The French Line (1953) starring Jane Russell, Gilbert Roland, Arthur Hunnicutt, Mary McCarty, Joyce Mackenzie, Scott Elliott directed by Lloyd Bacon Movie Review

The French Line (1953)   3/53/53/53/53/5

Gilbert Roland and Jane Russell in The French Line (1953)

Jane Russell in 3-D

"The French Line" is a Howard Hughes production, a musical vehicle to show of Jane Russell's talents but not her acting or singing talent but her shapely figure which she squeezes into a parade of sexy outfits and skimpy swim wear. It is little wonder that this movie upset the Catholic League of Decency when it was released as not only does it feature Jane Russell dressed and dancing provocatively but also features a whole bevy of beauties in low cut outfits which, wait for it, was also filmed in 3-D with the tagline "See Jane Russell in 3-D - She'll Knock BOTH Your Eyes Out!" In truth "The French Line" is mildly entertaining but take the sexy Jane Russell out of the mix and what you have is a weak musical with forgettable songs and nothing else.

Mary 'Mame' Carson (Jane Russell - Son of Paleface) is cursed by her wealth as she can't stop earning money and it has a habit of either attracting money grabbing men or daunting those who she actually likes. Out of desperation she decides to go on her honeymoon cruise to France despite her latest man leaving her and in order to try and find a man who likes her for who she is decides to go incognito. Unfortunately things get confusing because the man she falls for is Pierre (Gilbert Roland - The Bad and the Beautiful), a French charmer, but he has been hired by her business partner Waco (Arthur Hunnicutt) to keep an eye on Mary except he thinks Mary is Myrtle and the real Myrtle is Mary the woman he is meant to be watching.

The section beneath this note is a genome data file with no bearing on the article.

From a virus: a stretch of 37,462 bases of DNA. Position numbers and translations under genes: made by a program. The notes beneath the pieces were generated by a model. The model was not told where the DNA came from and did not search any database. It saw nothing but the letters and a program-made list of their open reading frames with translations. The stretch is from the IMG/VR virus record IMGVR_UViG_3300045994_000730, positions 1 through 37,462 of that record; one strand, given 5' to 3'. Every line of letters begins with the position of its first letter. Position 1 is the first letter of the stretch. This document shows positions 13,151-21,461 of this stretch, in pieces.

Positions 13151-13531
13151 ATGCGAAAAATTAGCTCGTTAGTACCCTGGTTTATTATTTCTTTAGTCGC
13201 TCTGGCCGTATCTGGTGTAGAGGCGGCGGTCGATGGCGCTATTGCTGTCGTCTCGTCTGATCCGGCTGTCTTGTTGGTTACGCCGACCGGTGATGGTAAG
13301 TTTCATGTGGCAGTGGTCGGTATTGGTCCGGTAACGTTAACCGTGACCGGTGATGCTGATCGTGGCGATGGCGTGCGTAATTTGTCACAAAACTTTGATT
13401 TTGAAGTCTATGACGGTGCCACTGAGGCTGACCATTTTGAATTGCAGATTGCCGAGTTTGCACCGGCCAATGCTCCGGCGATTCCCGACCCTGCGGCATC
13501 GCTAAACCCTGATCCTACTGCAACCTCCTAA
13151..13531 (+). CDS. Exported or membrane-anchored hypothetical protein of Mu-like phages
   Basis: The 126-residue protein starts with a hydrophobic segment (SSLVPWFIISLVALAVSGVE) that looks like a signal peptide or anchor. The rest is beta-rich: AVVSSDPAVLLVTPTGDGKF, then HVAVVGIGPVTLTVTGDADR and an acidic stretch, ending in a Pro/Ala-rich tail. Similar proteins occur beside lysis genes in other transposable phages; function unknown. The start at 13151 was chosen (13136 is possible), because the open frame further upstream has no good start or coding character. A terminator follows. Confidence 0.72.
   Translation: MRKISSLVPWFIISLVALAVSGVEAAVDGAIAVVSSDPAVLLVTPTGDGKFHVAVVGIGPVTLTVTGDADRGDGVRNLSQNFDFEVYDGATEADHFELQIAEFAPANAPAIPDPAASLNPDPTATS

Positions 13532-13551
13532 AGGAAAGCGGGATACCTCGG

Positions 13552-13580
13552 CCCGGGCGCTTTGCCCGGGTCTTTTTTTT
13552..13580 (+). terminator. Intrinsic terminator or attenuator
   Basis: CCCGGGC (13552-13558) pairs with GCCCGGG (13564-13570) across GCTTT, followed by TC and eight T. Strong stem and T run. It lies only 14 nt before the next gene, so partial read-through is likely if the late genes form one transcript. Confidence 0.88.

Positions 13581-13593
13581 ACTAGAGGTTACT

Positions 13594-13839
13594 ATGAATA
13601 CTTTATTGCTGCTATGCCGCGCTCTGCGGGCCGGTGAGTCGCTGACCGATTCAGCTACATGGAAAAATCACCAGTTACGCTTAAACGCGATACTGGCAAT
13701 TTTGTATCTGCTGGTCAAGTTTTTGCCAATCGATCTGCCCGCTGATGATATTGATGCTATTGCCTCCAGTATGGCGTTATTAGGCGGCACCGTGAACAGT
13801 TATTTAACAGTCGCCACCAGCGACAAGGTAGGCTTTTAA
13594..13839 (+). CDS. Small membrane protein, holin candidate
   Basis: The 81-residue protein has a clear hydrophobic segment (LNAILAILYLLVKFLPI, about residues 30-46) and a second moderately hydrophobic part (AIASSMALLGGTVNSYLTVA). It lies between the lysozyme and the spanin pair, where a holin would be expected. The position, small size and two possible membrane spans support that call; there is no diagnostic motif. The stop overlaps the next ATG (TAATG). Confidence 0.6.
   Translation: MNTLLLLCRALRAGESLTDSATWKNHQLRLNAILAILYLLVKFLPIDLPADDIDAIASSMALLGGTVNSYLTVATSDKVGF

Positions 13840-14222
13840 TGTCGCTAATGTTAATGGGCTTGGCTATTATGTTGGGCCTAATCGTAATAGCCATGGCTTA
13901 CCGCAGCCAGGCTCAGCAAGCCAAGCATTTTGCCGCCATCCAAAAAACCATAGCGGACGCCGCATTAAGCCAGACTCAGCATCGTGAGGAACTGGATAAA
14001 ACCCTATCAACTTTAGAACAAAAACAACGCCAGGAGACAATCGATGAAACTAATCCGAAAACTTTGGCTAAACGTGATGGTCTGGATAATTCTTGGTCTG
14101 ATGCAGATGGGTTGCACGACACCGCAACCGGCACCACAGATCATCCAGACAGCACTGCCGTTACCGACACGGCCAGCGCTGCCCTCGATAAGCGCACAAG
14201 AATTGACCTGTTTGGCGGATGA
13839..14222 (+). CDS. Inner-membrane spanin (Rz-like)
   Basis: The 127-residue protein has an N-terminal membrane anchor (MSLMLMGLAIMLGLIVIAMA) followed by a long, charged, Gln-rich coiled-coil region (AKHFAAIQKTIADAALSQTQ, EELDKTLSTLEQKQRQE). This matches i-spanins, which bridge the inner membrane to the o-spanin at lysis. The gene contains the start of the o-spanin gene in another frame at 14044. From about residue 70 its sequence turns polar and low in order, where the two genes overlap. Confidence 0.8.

Jane Russell in The French Line (1953)

The first thing which grabs you when watching "The French Line" now is a slight similarity to "Gentlemen Prefer Blondes" with it being a romantic, confusion musical set on a boat and with Jane Russell in a variety of figure hugging outfits including a glittery red show costume. But "The French Line" not only came before "Gentlemen Prefer Blondes" but is also similar to other musicals such as Doris Day's "April in Paris" which makes it ultimately generic. This isn't helped by the fact the storyline is both unoriginal and weak with little to drive it on. And whilst featuring an array of musical numbers which are accompanied by some sexy dancing they are all quite forgettable.

But in truth you get a sense that Howard Hughes wanted this movie made because of Jane Russell and the opportunity to see her in a variety of figure hugging outfits, from low cut tops to skin tight swim wear. There is no denying at times it is exploitative, with an early musical scene setting the standard as it teases the audience with Mary getting undressed then appearing in the shortest dressing gown ever getting into bubble bath and a lot more. Of course "The French Line" is better known for the risque musical finale with Jane Russell in a cut away one piece and doing pelvic thrusts which if you lived in Europe you got to see where as the American edit had her hidden by a huge flower arrangement. And just to add to the exploitative nature was a cast dominated by attractive women, including Kim Novak in her movie debut and of course it was filmed in 3-D.

What that means is that despite having a cast which alongside Jane Russell also featured Arthur Hunnicutt, Gilbert Roland and Mary McCarty the characters were all paper thin. Yes Roland turns on the charm rather as Frenchman Pierre despite Roland being from Mexico but it is a cliche character who when we first meet him is in a hotel room surrounded by about 20 beautiful women.

What this all boils down to is that taken purely as a musical "The French Line" is weak, in fact it is forgettably weak. But then there is some sort of strange entertainment factor about it with the exploitation side with all the beautiful women and Jane Russell squeezed into revealing outfits which made her bosom heave when she breathed deeply which I am sure dominated many 3-D screens.